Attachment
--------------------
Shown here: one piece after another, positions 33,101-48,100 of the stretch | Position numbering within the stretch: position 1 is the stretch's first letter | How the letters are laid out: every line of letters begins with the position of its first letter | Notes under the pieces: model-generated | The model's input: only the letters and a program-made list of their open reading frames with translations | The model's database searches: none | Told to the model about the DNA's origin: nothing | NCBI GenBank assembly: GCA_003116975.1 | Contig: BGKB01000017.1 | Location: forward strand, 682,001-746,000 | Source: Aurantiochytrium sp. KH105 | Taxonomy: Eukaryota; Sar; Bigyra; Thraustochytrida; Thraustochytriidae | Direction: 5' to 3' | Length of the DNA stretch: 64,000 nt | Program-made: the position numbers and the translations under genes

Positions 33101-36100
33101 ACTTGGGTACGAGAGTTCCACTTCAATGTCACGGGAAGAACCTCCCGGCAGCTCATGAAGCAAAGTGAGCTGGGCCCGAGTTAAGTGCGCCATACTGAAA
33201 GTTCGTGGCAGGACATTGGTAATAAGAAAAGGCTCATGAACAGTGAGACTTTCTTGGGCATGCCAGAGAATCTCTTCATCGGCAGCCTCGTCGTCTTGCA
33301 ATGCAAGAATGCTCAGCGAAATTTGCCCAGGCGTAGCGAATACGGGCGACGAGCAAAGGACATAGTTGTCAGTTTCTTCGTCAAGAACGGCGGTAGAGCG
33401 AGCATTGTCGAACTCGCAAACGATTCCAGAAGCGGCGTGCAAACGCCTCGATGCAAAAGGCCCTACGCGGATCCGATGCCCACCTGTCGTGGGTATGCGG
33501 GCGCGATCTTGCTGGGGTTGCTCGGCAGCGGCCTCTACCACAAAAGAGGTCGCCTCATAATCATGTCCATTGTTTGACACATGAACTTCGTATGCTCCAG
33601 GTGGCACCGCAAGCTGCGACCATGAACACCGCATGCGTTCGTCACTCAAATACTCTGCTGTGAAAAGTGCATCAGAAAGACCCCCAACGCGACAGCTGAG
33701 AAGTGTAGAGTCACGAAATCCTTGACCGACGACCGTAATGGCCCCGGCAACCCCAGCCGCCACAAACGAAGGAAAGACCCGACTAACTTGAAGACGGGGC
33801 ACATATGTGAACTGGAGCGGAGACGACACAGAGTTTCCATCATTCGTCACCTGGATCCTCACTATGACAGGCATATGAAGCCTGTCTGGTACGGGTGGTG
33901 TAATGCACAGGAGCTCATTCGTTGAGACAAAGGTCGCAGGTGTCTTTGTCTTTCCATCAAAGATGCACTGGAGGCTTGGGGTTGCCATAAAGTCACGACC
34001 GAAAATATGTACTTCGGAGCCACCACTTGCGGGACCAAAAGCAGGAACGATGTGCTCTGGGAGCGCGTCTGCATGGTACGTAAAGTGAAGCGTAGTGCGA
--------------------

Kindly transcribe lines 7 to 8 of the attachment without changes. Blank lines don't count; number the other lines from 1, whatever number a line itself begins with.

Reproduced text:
33501 GCGCGATCTTGCTGGGGTTGCTCGGCAGCGGCCTCTACCACAAAAGAGGTCGCCTCATAATCATGTCCATTGTTTGACACATGAACTTCGTATGCTCCAG
33601 GTGGCACCGCAAGCTGCGACCATGAACACCGCATGCGTTCGTCACTCAAATACTCTGCTGTGAAAAGTGCATCAGAAAGACCCCCAACGCGACAGCTGAG